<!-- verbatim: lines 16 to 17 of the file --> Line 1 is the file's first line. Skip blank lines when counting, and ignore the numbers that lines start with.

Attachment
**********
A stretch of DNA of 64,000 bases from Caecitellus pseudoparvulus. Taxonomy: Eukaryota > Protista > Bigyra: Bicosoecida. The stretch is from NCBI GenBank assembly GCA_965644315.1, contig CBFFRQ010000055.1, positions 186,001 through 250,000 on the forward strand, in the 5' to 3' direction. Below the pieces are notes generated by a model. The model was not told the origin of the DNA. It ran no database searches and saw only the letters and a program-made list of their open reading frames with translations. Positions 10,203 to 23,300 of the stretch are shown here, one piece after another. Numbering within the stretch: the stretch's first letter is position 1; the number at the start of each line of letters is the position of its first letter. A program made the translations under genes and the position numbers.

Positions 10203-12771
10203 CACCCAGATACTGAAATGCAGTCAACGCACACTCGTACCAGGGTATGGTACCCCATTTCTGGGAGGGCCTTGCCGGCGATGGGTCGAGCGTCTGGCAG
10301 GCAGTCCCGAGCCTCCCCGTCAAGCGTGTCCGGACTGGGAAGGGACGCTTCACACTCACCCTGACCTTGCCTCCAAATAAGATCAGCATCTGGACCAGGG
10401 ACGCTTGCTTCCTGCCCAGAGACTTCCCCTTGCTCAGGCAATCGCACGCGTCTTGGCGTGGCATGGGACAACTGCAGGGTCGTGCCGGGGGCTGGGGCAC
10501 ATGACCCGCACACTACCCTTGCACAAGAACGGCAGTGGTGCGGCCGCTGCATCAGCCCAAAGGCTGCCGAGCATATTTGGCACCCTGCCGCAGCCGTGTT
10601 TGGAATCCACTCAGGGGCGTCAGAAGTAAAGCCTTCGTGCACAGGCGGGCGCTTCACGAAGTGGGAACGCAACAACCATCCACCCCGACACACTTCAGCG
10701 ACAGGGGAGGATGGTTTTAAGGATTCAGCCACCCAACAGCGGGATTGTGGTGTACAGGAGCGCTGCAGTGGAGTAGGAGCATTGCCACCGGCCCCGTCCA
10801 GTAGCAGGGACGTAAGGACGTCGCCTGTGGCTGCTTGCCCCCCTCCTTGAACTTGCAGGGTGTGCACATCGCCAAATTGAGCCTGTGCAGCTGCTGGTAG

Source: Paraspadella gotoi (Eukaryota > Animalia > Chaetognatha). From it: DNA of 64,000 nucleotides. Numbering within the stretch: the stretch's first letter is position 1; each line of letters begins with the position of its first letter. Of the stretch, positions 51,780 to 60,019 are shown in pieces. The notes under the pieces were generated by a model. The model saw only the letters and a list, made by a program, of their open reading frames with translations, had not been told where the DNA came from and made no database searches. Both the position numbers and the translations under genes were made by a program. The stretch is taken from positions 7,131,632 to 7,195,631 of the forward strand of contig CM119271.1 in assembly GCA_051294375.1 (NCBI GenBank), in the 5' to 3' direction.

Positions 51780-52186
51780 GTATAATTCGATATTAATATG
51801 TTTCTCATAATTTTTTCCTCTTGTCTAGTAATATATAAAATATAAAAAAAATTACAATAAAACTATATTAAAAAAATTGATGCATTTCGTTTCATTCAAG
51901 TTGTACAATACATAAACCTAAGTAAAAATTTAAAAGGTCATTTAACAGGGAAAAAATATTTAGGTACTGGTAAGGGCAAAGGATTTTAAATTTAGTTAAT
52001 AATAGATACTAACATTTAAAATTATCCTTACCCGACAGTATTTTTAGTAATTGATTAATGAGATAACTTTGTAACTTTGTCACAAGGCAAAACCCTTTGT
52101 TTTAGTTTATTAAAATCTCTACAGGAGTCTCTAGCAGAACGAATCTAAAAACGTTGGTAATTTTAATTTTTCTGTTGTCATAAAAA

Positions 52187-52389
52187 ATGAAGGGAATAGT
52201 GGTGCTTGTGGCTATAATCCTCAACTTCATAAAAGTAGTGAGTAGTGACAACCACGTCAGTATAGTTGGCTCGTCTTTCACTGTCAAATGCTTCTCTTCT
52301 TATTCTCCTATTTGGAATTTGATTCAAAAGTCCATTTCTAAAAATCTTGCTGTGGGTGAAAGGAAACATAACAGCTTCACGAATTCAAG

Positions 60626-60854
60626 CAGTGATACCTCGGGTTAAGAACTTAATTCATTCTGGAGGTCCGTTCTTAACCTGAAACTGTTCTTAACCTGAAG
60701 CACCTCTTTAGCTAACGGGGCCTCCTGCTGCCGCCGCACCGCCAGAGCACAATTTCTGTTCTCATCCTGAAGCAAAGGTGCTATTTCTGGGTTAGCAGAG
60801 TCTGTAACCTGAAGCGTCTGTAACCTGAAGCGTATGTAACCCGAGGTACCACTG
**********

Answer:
52101 TTTAGTTTATTAAAATCTCTACAGGAGTCTCTAGCAGAACGAATCTAAAAACGTTGGTAATTTTAATTTTTCTGTTGTCATAAAAA

Positions 52187-52389